Thought and Ideas
Military and politics: Are they really compatible bedfellows?
Posted Sunday, October 27 2013 at 01:00
The Observer newspaper of Monday, October 7, 2013, published an interesting and thought-provoking viewpoint by Col Shaban Bantariza titled: Military, politics are bedfellows, which I have taken the liberty to comment on today.
Let me, at the outset, express appreciation and congratulations to the colonel for his opinion which intrigued me sufficiently to elicit this response. I welcome his contribution to the debate on an important subject for Uganda, but wonder aloud who the primary audience is, apart from the general reader, like yours truly.
While I do not share all his views, I agree, by and large, with his thesis, especially where he argued: “So, with hindsight, we must shield the military from national partisan politics, but to shut it out of politics completely, we can only do that at our own cost and peril”.
By definition, it is neither possible nor desirable to exclude or shut out of politics, national or local, any Ugandan, including soldiers, police and prisons officers.
The colonel’s thesis leads me to draw one conclusion, that officers, men and women of a national army such as the UPDF, should not participate in a politically partisan institution such as the Parliament of Uganda where the 10 MPs who represent the UPDF cannot remain completely neutral all the time; for example, the commander of the UPDF, the respected Gen Katumba Wamala, has been seen attending a meeting of the NRM Caucus at State House which, using Col Bantariza’s central argument, he should not attend.
One of the primary challenges the NRA faced during the 1980s/1990s and which the UPDF has faced since 1995, has been full transition from a regional and some people say, largely a tribal guerilla force to a regular national army funded by all Ugandan taxpayers from the east, west, central and northern regions of Uganda.
I believe that a key component of the programme to professionalise the UPDF should include deliberate efforts to give the army a genuinely national character which it ought to have, but sadly that is not yet the case. As long as the army is funded by all Ugandan taxpayers, it must be used to achieve national, not personal or partisan goals.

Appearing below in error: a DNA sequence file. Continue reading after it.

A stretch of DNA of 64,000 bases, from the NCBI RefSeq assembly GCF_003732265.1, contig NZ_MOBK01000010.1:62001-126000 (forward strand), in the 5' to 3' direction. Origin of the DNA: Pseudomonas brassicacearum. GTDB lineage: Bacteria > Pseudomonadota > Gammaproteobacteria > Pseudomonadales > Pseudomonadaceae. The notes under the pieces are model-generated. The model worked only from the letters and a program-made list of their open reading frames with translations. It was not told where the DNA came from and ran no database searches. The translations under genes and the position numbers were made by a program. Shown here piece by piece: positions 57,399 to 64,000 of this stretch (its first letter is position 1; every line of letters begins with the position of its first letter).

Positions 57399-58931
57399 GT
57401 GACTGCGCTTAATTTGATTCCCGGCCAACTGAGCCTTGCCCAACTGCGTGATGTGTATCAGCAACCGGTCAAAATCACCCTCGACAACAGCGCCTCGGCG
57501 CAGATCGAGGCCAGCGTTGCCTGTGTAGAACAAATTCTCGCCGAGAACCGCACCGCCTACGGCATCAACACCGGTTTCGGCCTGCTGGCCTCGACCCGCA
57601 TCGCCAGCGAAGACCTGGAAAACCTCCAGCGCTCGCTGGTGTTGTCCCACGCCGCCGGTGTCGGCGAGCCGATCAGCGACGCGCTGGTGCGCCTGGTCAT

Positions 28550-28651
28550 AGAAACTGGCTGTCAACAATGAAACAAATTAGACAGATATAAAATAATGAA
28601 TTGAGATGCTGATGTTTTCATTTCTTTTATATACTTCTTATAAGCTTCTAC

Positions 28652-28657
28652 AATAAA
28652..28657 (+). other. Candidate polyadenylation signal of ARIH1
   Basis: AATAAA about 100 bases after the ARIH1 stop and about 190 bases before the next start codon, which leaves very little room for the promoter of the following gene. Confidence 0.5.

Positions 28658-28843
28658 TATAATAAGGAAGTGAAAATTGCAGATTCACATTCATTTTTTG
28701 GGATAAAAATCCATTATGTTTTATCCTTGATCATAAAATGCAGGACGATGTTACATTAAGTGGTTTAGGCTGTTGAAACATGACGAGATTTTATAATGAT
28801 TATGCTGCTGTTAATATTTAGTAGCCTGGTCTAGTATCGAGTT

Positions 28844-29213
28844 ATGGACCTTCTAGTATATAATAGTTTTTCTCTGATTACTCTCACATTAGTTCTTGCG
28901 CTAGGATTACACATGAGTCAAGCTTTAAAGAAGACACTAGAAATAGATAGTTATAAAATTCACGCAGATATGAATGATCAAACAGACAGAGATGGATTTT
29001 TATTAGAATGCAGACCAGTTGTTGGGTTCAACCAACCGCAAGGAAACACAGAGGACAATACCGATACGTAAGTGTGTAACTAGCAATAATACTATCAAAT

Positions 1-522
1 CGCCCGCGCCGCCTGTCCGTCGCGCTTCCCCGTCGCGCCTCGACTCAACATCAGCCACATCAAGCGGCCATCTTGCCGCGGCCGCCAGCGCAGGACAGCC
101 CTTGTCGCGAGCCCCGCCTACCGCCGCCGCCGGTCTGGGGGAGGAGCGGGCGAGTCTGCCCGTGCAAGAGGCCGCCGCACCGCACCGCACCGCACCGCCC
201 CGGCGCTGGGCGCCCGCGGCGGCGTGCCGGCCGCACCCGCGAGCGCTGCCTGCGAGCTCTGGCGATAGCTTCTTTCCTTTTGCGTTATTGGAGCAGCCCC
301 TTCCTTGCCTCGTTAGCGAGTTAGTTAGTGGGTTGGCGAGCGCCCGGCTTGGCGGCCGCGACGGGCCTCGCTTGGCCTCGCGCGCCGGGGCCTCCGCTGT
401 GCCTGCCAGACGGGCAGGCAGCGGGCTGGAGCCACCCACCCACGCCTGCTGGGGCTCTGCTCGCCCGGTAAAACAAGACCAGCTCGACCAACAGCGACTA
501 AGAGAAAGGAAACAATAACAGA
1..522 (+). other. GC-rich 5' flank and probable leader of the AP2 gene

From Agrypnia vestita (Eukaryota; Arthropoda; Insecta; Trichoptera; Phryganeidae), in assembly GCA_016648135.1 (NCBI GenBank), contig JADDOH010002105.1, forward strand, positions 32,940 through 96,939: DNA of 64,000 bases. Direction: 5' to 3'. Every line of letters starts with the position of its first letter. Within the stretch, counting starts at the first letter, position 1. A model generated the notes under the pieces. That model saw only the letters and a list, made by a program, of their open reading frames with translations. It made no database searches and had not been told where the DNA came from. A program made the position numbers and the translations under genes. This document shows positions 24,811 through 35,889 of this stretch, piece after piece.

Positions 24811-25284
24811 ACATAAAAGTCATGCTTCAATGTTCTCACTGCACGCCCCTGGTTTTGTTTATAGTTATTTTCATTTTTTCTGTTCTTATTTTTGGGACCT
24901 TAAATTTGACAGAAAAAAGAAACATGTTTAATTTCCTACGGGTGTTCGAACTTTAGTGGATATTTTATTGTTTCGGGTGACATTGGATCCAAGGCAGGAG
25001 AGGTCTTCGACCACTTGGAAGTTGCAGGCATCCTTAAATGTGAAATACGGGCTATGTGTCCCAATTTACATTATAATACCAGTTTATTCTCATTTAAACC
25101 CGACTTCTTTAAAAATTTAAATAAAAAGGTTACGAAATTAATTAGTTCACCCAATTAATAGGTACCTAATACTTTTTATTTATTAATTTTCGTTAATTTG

I got the impression from reading the viewpoint that Col Bantariza, as a well-trained and professional officer, would prefer an army which is politically aware and conscious, but detached from the murky waters of partisan politics, as it ought to be.
I hope such a healthy and useful debate is ongoing within the relevant organs of the military because most Ugandan taxpayers do not, in fact, belong to any of our major political parties, including in alphabetical order, DP, FDC, JEEMA, NRM and UPC.
In order for the military to effectively perform its constitutional and professional role to “preserve and defend the sovereignty and territorial integrity of the Republic of Uganda”, it must not directly or indirectly take sides with or take orders from any Ugandan political party or appear to favour one political party at the expense of others.
Unfortunately, many Ugandans, rightly or wrongly, believe that the UPDF is aligned to the NRM. How else can one interpret regular references to some senior UPDF officers as good cadres of the Movement by senior political leaders of the NRM?
The sooner the UPDF severs its links with the NRM, the better for the army and especially for the future of Uganda. After 27 years, it is neither excusable nor acceptable to claim or to insist that due to historical factors and reasons the NRM and UPDF are inseparable Siamese twins! If such is the case, the NRM as a political party, should fully fund all the operations of the UPDF so that the army ceases to rely on the national treasury which belongs to all Ugandans.
I disagree with Col Bantariza where he says: “If you ever become a head of state or commander in chief or both, and you inherit an army or military force that is ‘apolitical’, cut costs and run for dear political or even biological life”!
That is a loaded statement and I hope the good colonel is not attempting to scare or intimidate anybody because my understanding of Uganda’s constitution is that in a multi-party democracy or dispensation, like ours, the military force will loyally serve under whoever the people of Uganda elect as President of the Republic, irrespective of that person’s political association; after all power belongs to the people.
In case I have misread him, I request the colonel to clarify what he exactly means in that paragraph.